Susan Smith Interdisciplinary Ph.D. and Intermedia Faculty

#uprootedcollective: Susan Smith along with Derek Smith (MFA) presented The Burro Project, a participatory printmaking project that uses radical gardening as its starting point, and low-tech processes, with “crankie” performances by #uprootedcollective.The participatory event used a DIY hack – sod roller as printing press, producing takeaway prints, and a collection of 78 printing plates. The plates will be reprinted in the studio to create a permanent edition for Black Mountain Museum.

uprootedcollective: Susan Smith along with Derek Smith (MFA) presented The Burro Project, Photo credit: Gene Felice

Gene A. Felice New Media and Intermedia Faculty 

Gene A. Felice II, Kimathi Moore and Josh Couturier collaborated on an outdoor, sound and light installation that projected an array of abstract animations and patterns onto the rolling hills surrounding the Black Mountain campus and Lake Eden.  Gene Felice provided the imagery while Kimathi Moore provided the sound and Josh Couturier supported the project set-up and operations.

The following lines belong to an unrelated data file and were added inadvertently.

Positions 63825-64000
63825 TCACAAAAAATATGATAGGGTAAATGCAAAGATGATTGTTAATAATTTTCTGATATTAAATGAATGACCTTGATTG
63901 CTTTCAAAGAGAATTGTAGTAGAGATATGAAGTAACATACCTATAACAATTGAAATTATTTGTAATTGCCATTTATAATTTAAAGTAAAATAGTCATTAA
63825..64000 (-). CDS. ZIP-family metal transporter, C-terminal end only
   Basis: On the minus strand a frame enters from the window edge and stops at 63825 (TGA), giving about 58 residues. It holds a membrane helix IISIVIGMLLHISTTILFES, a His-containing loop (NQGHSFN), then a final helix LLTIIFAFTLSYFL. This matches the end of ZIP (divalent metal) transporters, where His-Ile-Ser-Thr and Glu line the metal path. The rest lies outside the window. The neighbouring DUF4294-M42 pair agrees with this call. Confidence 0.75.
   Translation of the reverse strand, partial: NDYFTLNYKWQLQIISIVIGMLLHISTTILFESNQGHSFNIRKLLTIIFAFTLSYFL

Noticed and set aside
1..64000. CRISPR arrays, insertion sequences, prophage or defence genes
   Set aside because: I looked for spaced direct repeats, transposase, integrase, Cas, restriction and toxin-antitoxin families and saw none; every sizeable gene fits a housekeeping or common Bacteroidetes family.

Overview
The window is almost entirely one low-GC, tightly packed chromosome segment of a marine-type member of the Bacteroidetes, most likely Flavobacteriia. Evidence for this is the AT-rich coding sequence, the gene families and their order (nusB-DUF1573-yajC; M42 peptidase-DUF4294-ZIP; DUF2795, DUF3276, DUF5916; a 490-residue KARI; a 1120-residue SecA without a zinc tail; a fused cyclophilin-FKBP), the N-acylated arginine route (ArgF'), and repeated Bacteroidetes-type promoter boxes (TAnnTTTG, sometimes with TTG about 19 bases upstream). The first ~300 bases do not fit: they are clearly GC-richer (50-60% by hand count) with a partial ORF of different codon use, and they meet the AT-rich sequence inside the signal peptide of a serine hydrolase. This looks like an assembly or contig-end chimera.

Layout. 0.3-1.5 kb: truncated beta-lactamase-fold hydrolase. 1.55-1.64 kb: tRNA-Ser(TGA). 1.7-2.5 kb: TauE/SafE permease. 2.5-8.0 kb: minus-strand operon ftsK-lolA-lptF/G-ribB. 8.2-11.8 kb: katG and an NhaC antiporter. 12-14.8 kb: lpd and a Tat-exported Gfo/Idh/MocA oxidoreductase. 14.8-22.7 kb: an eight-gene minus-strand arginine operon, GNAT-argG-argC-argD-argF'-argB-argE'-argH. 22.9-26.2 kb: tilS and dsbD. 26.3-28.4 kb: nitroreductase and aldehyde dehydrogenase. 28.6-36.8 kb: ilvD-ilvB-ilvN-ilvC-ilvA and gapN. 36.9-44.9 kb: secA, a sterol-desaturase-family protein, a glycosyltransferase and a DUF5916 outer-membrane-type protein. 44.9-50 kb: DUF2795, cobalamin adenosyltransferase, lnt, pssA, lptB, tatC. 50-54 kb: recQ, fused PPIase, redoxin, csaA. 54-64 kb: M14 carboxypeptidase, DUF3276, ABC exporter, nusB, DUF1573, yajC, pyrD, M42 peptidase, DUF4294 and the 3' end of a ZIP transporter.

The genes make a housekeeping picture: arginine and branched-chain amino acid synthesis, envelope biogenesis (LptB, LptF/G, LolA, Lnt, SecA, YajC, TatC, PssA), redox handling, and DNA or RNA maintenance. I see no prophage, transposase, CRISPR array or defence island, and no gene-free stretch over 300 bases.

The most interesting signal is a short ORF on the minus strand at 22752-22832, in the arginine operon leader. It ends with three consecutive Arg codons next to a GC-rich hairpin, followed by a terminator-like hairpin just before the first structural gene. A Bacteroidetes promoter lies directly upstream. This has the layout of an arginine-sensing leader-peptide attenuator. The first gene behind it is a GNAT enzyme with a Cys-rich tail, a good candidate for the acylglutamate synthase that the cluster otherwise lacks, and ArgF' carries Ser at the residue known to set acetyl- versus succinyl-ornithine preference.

Owen Smith Intermedia Faculty, Krista Smith, Virginia Valdes (MFA) and Destin Black (MFA)

As part of the Chance Operations section of the Festival, this group performed a concert of 15 classic Fluxus event pieces. Organized and arranged by Intermedia MFA Director and Fluxus scholar Owen Smith the concert included works by George Brecht, Alison Knowles, Emmett Williams, Dick Higgins, Ben Vautier, Ken Friedman and others. In addition to the concert Virginia Valdes, Krista Smith and Destin Black performed a new version of High Red Center’s Street Cleaning Event.